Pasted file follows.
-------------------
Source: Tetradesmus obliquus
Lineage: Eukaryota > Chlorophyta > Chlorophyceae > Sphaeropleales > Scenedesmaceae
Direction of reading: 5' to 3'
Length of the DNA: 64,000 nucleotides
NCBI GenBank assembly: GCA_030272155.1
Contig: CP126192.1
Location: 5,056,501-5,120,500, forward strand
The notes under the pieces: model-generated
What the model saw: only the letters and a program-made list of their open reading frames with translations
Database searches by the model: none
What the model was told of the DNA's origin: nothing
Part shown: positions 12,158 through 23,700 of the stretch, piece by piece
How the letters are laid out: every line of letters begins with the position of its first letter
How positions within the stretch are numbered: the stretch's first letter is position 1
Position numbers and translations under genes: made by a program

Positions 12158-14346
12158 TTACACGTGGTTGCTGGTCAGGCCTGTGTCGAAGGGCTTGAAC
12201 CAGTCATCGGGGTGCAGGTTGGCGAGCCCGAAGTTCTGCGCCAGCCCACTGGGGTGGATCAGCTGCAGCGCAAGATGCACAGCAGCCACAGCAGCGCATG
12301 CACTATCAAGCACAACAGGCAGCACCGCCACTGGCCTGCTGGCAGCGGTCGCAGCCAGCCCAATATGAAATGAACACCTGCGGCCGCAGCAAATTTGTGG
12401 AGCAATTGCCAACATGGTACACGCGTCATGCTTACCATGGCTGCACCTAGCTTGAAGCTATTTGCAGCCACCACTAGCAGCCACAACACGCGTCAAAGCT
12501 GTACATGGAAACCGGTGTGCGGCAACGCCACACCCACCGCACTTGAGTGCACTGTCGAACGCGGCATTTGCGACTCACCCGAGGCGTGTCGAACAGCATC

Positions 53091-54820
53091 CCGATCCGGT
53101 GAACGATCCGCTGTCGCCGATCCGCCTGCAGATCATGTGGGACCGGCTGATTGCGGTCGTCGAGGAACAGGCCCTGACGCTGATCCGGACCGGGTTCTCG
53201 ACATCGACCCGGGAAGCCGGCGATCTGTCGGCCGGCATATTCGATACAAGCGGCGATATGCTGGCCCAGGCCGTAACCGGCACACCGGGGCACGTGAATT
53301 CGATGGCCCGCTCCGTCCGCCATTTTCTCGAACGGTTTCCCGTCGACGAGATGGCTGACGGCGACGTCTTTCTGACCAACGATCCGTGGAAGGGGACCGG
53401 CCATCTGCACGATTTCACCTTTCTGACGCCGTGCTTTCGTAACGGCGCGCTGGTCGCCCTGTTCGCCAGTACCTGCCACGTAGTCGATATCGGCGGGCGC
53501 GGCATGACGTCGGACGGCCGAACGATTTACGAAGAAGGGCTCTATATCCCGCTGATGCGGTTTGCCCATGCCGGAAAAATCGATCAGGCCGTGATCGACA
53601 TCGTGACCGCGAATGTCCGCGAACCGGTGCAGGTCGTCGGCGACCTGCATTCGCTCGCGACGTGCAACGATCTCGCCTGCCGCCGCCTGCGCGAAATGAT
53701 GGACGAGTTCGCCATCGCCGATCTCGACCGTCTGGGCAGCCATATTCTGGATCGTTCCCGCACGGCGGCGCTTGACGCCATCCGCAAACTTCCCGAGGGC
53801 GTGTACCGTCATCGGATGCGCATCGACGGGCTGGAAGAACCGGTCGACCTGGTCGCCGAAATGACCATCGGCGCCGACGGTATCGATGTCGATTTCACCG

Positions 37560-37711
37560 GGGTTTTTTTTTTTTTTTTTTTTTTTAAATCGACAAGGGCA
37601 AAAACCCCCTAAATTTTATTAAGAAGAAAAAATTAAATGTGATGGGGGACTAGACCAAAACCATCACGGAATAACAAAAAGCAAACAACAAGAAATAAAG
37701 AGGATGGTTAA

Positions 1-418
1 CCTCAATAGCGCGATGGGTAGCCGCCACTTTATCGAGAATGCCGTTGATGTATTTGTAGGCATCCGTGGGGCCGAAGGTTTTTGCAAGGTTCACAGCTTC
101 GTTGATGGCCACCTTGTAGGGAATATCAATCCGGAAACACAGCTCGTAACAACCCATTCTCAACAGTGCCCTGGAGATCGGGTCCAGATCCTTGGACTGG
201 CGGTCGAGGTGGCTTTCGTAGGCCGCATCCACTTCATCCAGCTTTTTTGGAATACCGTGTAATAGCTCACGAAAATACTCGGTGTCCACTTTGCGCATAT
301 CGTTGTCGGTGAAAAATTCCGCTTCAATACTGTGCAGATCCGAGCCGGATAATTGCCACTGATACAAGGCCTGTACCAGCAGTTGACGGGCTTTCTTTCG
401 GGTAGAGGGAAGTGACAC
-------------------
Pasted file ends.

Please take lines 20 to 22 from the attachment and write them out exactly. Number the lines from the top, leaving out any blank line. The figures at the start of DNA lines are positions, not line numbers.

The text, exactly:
12401 AGCAATTGCCAACATGGTACACGCGTCATGCTTACCATGGCTGCACCTAGCTTGAAGCTATTTGCAGCCACCACTAGCAGCCACAACACGCGTCAAAGCT
12501 GTACATGGAAACCGGTGTGCGGCAACGCCACACCCACCGCACTTGAGTGCACTGTCGAACGCGGCATTTGCGACTCACCCGAGGCGTGTCGAACAGCATC

Positions 53091-54820